Cape Town and Durban residents to drink poo-lluted water!

18 October 2012

Like our hinterland compatriots, who have been drinking water substantially augmented with ‘treated’ wastewater effluents for decades, this delight is on the cards for Cape Town and Durban, so says our Department of Water Affairs.  While this has been mentioned before for KZN, this is the first open announcement that Cape Town will also be affected.

What immediately comes to mind, as acknowledged by DWA, is that much will depend on the technical ability, equipment quality and rigorous attention to detail that needs to accompany the recycling of wastewater.  South African wastewater treatment plants are not glowing examples of how best to treat our bodily wastes.  If this goes ahead, bottled water is going to become even more of an investment option.

Jo Burgess, vice-president of the Water Institute of SA, said the first reaction of many people to drinking sewage water was: “Yuck.” However, South Africans had indirectly been drinking recycled sewage water for several decades from rivers contaminated by sewage overflows from shack settlements and municipal treatment works.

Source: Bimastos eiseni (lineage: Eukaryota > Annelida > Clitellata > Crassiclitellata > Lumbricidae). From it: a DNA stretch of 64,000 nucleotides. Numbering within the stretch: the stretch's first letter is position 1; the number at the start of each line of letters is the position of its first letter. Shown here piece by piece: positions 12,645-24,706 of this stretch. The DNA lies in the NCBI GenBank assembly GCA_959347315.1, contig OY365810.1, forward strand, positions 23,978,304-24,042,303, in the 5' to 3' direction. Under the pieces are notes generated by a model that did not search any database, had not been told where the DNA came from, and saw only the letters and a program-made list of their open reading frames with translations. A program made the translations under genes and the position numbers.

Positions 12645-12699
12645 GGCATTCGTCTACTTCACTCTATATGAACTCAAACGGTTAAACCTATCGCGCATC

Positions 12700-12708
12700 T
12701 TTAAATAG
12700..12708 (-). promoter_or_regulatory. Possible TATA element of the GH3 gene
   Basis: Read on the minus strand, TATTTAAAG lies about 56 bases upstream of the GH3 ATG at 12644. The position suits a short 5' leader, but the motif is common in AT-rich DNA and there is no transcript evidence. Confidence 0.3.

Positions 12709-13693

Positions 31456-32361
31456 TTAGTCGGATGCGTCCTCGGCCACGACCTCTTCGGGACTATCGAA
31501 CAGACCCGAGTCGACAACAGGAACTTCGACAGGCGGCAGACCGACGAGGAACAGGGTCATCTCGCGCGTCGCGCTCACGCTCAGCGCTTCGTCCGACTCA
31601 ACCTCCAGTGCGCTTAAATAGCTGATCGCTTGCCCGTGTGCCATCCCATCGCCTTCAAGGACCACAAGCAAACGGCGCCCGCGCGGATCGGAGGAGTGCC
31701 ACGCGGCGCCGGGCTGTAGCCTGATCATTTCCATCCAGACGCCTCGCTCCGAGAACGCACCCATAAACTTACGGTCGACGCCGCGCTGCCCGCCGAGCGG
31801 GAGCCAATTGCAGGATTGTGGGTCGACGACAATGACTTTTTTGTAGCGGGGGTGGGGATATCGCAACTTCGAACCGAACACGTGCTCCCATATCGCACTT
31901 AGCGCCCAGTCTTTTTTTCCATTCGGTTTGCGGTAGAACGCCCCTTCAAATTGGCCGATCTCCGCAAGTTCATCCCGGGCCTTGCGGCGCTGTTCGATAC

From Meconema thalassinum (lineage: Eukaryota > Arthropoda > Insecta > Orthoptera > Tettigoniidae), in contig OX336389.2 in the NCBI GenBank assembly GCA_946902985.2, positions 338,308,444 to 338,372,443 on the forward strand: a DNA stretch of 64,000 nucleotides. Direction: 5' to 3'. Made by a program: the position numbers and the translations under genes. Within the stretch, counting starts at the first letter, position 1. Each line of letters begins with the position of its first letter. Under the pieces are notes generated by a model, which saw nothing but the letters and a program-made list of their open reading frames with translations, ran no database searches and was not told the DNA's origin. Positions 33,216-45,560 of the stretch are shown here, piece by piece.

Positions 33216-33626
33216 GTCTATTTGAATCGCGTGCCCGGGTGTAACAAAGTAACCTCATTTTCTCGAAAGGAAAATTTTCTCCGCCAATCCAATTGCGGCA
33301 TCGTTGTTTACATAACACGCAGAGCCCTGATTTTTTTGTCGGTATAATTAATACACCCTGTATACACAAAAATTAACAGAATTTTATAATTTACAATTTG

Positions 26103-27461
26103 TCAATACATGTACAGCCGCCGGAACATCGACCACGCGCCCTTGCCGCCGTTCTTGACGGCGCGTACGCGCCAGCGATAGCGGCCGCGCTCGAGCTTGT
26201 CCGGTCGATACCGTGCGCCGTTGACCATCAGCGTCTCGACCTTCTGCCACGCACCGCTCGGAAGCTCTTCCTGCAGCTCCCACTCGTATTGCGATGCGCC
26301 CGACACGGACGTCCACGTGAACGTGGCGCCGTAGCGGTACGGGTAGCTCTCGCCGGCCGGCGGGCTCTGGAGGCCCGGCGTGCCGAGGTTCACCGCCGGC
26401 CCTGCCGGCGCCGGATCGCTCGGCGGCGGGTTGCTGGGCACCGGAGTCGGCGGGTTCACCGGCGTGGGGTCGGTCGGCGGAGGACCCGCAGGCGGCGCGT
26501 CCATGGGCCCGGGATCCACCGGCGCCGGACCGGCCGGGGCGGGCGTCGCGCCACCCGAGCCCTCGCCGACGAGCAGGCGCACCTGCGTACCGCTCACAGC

Treated effluent has made up a significant portion of what goes into our inland dams, such as in Gauteng for example – and the parlous state of nearly all of them shows how dangerous this practice can be.  It seems to be a quirk of human nature that, if we put the effluent in a dam and then take it out again to treat to potable quality, this is much better than it going directly from the outlet of the wastewater treatment works to the intake of the drinking water plant.  What goes unseen here, of course, is the damage that is caused to the ecosystem of the dam – and the problems of eventually ending up with a Hartbeespoort Dam-type scenario.  Many of our major dams no longer have the capacity to absorb any more pollution!

Recycled wastewater is apparently much cheaper than desalination – but I will have to see this to believe it.  To get our treatment plants up to spec to recycle wastewater for drinking purposes is unlikely to be any cheaper, in fact its probably going to be dearer.

On the issue of costs, we live in a country being ripped apart by corruption in Government departments.  Just today I read that:

It is estimated that corruption in the water sector currently drains 15-40% of water-related investments annually. 



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